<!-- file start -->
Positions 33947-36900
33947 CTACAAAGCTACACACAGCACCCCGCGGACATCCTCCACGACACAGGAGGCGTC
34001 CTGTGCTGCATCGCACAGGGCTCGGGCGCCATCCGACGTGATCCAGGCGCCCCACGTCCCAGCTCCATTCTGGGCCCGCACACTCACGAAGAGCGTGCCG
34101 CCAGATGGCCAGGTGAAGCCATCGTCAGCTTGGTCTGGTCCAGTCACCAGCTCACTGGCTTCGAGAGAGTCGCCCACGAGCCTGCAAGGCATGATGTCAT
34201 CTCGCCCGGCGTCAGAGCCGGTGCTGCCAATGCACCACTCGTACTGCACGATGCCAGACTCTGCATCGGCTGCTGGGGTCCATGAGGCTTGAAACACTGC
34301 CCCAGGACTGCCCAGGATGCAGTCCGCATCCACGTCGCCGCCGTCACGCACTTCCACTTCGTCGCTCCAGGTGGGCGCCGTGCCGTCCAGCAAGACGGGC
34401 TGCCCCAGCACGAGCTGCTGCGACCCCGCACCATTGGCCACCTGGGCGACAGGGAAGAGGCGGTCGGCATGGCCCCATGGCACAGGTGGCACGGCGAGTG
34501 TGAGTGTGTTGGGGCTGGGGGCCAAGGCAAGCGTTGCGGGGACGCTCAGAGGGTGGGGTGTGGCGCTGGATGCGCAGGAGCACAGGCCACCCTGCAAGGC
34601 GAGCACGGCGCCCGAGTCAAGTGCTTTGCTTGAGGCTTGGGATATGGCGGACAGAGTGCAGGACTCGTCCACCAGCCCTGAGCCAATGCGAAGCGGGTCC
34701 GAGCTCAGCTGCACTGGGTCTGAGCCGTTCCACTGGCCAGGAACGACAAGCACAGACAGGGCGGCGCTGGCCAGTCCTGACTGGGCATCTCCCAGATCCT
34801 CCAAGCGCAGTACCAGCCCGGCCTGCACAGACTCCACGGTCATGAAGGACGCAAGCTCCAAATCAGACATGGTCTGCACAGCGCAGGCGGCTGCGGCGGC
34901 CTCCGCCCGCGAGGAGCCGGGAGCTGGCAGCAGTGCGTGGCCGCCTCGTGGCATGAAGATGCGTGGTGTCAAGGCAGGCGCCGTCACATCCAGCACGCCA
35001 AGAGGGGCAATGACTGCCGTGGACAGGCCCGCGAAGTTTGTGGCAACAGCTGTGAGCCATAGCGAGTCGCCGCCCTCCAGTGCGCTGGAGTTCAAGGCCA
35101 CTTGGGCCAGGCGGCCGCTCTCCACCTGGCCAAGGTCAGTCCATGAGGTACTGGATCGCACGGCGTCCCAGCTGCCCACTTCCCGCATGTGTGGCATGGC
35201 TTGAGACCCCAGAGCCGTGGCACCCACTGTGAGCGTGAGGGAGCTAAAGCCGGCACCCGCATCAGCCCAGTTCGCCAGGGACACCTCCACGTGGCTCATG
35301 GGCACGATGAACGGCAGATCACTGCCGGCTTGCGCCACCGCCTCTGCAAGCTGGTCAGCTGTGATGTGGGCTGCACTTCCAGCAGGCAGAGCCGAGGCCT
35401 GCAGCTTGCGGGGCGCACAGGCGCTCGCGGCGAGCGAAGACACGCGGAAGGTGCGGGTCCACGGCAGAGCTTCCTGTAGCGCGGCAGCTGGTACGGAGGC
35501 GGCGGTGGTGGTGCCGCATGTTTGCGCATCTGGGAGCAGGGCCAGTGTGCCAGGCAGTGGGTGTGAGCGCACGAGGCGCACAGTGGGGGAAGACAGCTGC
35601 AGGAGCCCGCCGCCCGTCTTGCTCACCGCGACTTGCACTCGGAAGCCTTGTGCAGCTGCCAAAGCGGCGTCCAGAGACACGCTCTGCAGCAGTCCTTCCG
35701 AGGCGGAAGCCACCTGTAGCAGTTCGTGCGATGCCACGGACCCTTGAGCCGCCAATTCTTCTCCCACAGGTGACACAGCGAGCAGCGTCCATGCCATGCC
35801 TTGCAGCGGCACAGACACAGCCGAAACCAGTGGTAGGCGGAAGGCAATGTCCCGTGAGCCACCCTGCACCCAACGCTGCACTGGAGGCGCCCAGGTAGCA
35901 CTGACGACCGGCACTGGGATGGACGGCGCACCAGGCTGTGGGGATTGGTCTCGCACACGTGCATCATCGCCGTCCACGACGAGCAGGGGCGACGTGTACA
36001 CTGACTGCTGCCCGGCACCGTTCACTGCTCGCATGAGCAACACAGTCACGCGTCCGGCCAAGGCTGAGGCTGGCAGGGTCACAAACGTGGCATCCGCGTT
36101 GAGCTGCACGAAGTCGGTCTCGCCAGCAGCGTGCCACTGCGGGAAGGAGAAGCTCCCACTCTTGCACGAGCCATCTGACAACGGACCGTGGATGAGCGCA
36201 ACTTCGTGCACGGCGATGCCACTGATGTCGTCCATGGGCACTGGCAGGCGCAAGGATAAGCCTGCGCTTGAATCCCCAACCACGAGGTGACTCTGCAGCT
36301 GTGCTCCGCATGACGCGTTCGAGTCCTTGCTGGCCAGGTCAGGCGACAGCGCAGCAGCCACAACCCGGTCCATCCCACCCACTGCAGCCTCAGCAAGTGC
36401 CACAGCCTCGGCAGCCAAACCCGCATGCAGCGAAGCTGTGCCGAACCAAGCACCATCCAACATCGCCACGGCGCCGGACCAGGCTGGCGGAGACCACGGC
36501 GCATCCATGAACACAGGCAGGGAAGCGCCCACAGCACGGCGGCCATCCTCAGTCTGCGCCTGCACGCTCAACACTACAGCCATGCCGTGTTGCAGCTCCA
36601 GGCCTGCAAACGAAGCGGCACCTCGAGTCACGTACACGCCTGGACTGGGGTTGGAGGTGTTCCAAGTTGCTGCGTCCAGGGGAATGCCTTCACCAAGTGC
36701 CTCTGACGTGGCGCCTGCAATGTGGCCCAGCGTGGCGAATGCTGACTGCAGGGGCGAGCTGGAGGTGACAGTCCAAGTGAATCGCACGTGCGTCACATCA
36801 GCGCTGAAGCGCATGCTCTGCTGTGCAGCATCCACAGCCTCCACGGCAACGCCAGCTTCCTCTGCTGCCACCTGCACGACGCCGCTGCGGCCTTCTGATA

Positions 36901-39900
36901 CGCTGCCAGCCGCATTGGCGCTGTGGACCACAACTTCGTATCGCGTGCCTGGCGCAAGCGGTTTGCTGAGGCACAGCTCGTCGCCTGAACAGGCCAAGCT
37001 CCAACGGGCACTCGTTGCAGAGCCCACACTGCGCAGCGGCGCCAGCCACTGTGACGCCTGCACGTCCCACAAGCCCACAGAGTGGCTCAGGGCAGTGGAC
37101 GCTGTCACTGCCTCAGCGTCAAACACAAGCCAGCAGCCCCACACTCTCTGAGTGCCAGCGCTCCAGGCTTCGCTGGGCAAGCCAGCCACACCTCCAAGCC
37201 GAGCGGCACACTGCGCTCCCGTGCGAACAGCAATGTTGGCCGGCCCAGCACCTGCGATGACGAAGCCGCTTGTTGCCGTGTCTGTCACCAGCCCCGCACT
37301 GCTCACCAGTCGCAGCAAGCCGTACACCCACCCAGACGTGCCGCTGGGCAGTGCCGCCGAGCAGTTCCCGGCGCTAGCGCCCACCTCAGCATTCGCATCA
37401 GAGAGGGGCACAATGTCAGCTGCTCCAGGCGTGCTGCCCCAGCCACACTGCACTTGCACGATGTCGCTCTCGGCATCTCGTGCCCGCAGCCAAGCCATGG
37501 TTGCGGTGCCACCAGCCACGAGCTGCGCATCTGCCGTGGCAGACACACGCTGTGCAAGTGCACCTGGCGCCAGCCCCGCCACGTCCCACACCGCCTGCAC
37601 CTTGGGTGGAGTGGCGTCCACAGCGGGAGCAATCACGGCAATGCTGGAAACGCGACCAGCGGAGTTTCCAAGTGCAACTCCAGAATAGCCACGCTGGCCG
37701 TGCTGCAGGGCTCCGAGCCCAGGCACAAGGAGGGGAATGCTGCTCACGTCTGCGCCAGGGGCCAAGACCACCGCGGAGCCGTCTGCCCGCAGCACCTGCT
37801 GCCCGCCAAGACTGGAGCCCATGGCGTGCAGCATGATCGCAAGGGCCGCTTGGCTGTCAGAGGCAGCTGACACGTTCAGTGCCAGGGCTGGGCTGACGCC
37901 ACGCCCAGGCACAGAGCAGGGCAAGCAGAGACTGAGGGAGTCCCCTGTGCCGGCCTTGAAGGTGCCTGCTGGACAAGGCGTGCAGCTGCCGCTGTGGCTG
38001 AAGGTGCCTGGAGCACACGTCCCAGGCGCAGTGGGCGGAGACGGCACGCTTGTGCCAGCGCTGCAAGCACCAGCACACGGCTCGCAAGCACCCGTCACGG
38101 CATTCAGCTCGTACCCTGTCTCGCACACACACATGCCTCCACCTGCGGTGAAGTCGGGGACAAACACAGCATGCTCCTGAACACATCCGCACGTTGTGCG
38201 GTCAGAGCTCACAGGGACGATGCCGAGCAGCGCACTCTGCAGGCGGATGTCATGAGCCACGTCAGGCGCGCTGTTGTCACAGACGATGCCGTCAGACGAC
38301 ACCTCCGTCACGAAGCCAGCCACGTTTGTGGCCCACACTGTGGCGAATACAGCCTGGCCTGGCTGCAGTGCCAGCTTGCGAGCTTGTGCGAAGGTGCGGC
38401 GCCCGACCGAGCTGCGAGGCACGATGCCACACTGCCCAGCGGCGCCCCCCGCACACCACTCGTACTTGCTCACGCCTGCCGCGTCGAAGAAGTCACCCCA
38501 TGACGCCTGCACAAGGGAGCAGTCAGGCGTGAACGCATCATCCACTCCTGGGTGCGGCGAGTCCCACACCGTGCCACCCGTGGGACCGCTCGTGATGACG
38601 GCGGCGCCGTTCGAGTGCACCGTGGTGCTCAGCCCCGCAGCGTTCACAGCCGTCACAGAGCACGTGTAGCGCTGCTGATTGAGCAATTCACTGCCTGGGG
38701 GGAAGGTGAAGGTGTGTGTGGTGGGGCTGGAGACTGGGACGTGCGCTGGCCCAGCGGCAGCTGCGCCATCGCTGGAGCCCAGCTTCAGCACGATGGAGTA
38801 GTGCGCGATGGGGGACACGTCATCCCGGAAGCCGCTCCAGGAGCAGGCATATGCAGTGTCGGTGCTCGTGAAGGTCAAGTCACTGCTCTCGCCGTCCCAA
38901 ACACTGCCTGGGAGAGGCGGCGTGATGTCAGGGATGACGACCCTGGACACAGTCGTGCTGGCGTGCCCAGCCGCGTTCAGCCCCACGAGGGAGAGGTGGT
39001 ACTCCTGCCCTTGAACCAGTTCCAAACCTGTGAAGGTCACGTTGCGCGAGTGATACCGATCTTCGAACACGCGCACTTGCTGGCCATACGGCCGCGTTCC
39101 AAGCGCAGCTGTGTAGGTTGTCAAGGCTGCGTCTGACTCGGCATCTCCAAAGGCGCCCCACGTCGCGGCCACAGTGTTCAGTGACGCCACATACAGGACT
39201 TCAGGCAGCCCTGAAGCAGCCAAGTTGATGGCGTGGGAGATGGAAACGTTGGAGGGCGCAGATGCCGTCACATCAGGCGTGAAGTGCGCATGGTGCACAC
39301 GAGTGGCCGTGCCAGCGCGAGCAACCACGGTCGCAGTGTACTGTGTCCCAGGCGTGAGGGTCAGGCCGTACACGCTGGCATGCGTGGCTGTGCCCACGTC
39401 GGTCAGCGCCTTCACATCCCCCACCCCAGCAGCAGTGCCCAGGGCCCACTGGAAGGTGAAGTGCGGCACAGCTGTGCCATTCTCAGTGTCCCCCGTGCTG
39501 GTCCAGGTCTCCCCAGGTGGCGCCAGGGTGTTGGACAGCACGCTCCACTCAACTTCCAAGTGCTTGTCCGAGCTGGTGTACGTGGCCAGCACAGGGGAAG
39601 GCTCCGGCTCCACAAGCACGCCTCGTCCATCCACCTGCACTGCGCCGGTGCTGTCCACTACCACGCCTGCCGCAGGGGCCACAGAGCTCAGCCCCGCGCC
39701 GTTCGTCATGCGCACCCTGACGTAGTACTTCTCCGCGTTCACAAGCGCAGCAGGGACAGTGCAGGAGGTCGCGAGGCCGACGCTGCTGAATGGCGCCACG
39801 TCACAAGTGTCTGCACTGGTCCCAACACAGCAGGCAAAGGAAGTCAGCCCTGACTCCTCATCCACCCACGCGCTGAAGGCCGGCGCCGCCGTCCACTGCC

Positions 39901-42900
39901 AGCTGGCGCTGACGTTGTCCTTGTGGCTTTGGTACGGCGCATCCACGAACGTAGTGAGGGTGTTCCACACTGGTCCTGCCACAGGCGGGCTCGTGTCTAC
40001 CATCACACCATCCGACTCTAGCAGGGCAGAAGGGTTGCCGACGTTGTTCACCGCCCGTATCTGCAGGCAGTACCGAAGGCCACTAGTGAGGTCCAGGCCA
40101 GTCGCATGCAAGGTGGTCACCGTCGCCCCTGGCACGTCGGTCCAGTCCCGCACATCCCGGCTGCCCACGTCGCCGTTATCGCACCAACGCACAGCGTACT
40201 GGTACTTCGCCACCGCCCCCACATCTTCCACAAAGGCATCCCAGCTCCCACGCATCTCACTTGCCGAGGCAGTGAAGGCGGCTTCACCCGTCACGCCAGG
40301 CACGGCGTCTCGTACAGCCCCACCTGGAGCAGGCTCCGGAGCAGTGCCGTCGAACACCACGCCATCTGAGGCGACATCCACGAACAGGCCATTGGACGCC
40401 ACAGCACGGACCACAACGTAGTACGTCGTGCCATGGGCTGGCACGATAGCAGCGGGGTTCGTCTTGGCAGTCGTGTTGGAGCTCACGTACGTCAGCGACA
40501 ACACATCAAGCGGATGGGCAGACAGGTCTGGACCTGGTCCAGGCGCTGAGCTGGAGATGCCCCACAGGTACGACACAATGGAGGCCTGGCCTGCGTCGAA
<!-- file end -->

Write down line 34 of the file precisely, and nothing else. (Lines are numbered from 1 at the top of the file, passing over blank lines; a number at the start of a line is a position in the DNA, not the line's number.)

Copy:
37001 CCAACGGGCACTCGTTGCAGAGCCCACACTGCGCAGCGGCGCCAGCCACTGTGACGCCTGCACGTCCCACAAGCCCACAGAGTGGCTCAGGGCAGTGGAC